• Roots of conflict between India and Pakistan – Kashmir issue and water sharing
  • Political turmoil in the Muslim world including sectarian dimensions and its implications for international peace and stability
  • Afghanistan after the withdrawal of foreign forces, impact on regional security and cooperation
  • ​Nuclear deterrence and non-proliferation in the region

iii) POLITICS OF AID AND ROLE OF UN IN INTERNATIONAL PEACE AND SECURITY 

  • The geopolitics of development and humanitarian aid
  • Role of regional organizations in conflict resolution 
  • UN’s role in maintaining international peace and security with particular reference to conflict prevention, peacekeeping and peace building.

4. Grading/Credits

  • Students of NUST, on successful completion of the IPS Summer Course, will be awarded 2.0 credit hours. 
  • Students from outside NUST will be awarded a completion certificate.

5. Course Registration

CIPS will share the list of registered students with the respective schools. In addition, students who haven’t registered online but want to participate in the course can come to the opening class on 1st July and will be able to register on the spot.

6. Attendance 

Only those students with a minimum of 75 per cent attendance will be awarded certificates.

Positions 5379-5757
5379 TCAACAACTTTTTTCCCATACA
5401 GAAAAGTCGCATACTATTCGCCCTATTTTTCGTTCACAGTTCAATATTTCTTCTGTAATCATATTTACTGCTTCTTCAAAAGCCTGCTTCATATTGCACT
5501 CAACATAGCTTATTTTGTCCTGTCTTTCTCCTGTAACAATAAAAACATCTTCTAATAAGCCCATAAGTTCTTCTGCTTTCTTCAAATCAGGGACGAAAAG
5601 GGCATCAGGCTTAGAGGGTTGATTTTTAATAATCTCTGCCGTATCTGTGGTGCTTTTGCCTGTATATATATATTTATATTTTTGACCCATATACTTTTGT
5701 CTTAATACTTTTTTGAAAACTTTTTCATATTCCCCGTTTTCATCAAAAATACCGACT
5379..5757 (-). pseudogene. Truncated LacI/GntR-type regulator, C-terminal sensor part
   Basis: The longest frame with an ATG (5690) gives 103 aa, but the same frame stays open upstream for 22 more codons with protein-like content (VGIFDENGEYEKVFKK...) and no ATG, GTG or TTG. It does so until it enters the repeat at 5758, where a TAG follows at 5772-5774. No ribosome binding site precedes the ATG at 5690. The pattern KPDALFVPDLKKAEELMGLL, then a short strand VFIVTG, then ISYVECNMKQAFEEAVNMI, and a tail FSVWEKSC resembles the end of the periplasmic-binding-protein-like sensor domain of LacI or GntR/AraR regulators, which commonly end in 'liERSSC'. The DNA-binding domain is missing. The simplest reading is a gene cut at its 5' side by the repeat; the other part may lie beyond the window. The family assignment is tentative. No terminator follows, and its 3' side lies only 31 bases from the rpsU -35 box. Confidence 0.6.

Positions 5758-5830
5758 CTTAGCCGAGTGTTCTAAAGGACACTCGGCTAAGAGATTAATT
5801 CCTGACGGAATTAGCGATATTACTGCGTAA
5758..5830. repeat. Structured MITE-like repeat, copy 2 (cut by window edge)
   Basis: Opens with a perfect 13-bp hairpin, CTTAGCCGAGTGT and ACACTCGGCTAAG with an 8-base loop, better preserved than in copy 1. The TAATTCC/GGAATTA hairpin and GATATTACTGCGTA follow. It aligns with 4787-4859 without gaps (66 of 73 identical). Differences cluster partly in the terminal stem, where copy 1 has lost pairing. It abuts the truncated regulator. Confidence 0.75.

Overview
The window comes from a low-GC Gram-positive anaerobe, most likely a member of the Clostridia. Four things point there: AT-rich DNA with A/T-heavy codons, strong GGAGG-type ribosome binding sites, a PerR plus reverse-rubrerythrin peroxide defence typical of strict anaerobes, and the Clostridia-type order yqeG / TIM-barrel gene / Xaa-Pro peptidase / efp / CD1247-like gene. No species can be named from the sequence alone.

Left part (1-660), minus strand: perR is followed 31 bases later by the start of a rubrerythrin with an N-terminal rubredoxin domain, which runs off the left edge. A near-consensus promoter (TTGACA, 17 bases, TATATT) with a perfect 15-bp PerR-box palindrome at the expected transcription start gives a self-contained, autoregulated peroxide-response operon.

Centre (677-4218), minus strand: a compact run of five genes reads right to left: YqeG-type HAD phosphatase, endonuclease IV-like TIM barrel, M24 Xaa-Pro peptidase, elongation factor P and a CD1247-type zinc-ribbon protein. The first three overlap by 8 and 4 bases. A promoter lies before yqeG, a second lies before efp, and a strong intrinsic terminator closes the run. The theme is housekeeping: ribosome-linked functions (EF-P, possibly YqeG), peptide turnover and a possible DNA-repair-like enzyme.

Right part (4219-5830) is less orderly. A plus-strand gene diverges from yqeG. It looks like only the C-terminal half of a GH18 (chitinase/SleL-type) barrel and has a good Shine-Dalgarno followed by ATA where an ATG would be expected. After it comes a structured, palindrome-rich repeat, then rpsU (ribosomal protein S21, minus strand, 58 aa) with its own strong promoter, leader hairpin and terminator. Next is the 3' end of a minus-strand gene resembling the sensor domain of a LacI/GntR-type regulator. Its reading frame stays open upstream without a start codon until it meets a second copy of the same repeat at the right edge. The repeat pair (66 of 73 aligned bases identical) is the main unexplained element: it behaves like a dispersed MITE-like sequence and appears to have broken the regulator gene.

7. Credit Hours: 2.0


8. Venue for the course 
The course will be held at IESE Auditorium.


9. Fees 
Rs  6000/- will be charged as fee from the participants.


10. Schedule
 
Classes will be from 11:00 AM to 1:00 PM (Detailed timetable for the course will be available in due course). 

12. Online Registration

https://forms.gle/d6ANGQFzt6qwzSsE8

or  

Scan following QR Code

SummerQR.jpg 
 



12. Readings List

  • EH Carr, The Twenty Years Crisis, 1919-1939 (London: The MacMillan Press, 1946) 
  • Henry Kissinger, World Order (New York: Penguin, 2014)
  • Francis Fukuyama, Identity (New York: Farrar, Straus and Giroux, 2018)
  • John Mearsheimer, The Great Delusion (New Haven and London: Yale University Press, 2018) 
  • Maleeha Lodhi, Pakistan beyond Crisis State (Karachi: Oxford University Press, 2011)
  • Ilhan Niaz, The Culture of Power and Governance of Pakistan, 1947-2008 (Karachi: Oxford University Press, 2011)
  • “The Rise of Nationalism,” Foreign Affairs, March/April Issue, 2019
  • Peter Bergen, Talibanistan: Negotiating the Borders Between Terror, Politics, and Religion (Oxford University Press, 2013)
  • Burke and Ziring, Pakistan's Foreign Policy: An Historical Analysis (Karachi: Oxford University Press, 1990)
  • Dixit, India’s Foreign Policy & its Neighbours (New Delhi: Gyan Books, 2001)
  • Rachel Ehrenfeld, Narco Terrorism (New York: Basic Books, 1992). 
  • Feroz Khan, Eating Grass: The Making of the Pakistani Bomb (Stanford Security Studies, 2012).
  • Riaz Khan, Afghanistan and Pakistan: Conflict, Extremism, and Resistance to Modernity (Washington: John Hopkins University Press, 2011)
  • David Patrikarakos, Nuclear Iran: The Birth of an Atomic State (London: I.B. Tauris, 2012).
  • George Perkovich, India’s Nuclear Bomb: The Impact on Global Proliferation (California: University of California Press, 2001)
  • Abdul Sattar, Pakistan’s Foreign Policy 1947-2012 (Karachi: Oxford University Press, 2012)
  • Tughral Yamin, The Evolution of Nuclear Deterrence in South Asia (Islamabad: Army Press, 2014)
  • Tughral Yamin, Cyberspace CBMs between Pakistan and India (Islamabad: NUST Publications, 2014)